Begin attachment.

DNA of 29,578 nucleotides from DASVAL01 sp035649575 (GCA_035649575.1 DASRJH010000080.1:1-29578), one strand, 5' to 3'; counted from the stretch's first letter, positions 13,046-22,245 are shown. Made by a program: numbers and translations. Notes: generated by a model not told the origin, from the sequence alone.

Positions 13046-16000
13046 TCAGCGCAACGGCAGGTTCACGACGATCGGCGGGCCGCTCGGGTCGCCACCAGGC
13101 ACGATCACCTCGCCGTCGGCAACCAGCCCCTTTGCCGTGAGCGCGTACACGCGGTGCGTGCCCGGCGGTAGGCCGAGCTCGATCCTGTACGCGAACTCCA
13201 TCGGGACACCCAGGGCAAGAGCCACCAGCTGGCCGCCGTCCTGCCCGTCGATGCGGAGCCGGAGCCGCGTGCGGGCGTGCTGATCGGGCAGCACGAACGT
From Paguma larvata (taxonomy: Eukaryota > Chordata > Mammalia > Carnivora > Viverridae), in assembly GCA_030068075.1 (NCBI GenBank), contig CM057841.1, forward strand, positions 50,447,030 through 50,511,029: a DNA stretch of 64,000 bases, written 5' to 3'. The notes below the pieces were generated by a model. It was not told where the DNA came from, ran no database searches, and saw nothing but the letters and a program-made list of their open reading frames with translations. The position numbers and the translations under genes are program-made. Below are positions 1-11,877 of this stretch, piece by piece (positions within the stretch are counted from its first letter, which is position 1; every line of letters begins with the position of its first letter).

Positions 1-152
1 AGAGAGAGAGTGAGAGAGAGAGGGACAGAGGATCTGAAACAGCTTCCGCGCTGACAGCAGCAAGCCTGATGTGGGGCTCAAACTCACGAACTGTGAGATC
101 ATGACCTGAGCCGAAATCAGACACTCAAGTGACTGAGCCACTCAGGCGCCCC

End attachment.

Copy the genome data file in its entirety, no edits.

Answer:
DNA of 29,578 nucleotides from DASVAL01 sp035649575 (GCA_035649575.1 DASRJH010000080.1:1-29578), one strand, 5' to 3'; counted from the stretch's first letter, positions 13,046-22,245 are shown. Made by a program: numbers and translations. Notes: generated by a model not told the origin, from the sequence alone.

Positions 13046-16000
13046 TCAGCGCAACGGCAGGTTCACGACGATCGGCGGGCCGCTCGGGTCGCCACCAGGC
13101 ACGATCACCTCGCCGTCGGCAACCAGCCCCTTTGCCGTGAGCGCGTACACGCGGTGCGTGCCCGGCGGTAGGCCGAGCTCGATCCTGTACGCGAACTCCA
13201 TCGGGACACCCAGGGCAAGAGCCACCAGCTGGCCGCCGTCCTGCCCGTCGATGCGGAGCCGGAGCCGCGTGCGGGCGTGCTGATCGGGCAGCACGAACGT
From Paguma larvata (taxonomy: Eukaryota > Chordata > Mammalia > Carnivora > Viverridae), in assembly GCA_030068075.1 (NCBI GenBank), contig CM057841.1, forward strand, positions 50,447,030 through 50,511,029: a DNA stretch of 64,000 bases, written 5' to 3'. The notes below the pieces were generated by a model. It was not told where the DNA came from, ran no database searches, and saw nothing but the letters and a program-made list of their open reading frames with translations. The position numbers and the translations under genes are program-made. Below are positions 1-11,877 of this stretch, piece by piece (positions within the stretch are counted from its first letter, which is position 1; every line of letters begins with the position of its first letter).

Positions 1-152
1 AGAGAGAGAGTGAGAGAGAGAGGGACAGAGGATCTGAAACAGCTTCCGCGCTGACAGCAGCAAGCCTGATGTGGGGCTCAAACTCACGAACTGTGAGATC
101 ATGACCTGAGCCGAAATCAGACACTCAAGTGACTGAGCCACTCAGGCGCCCC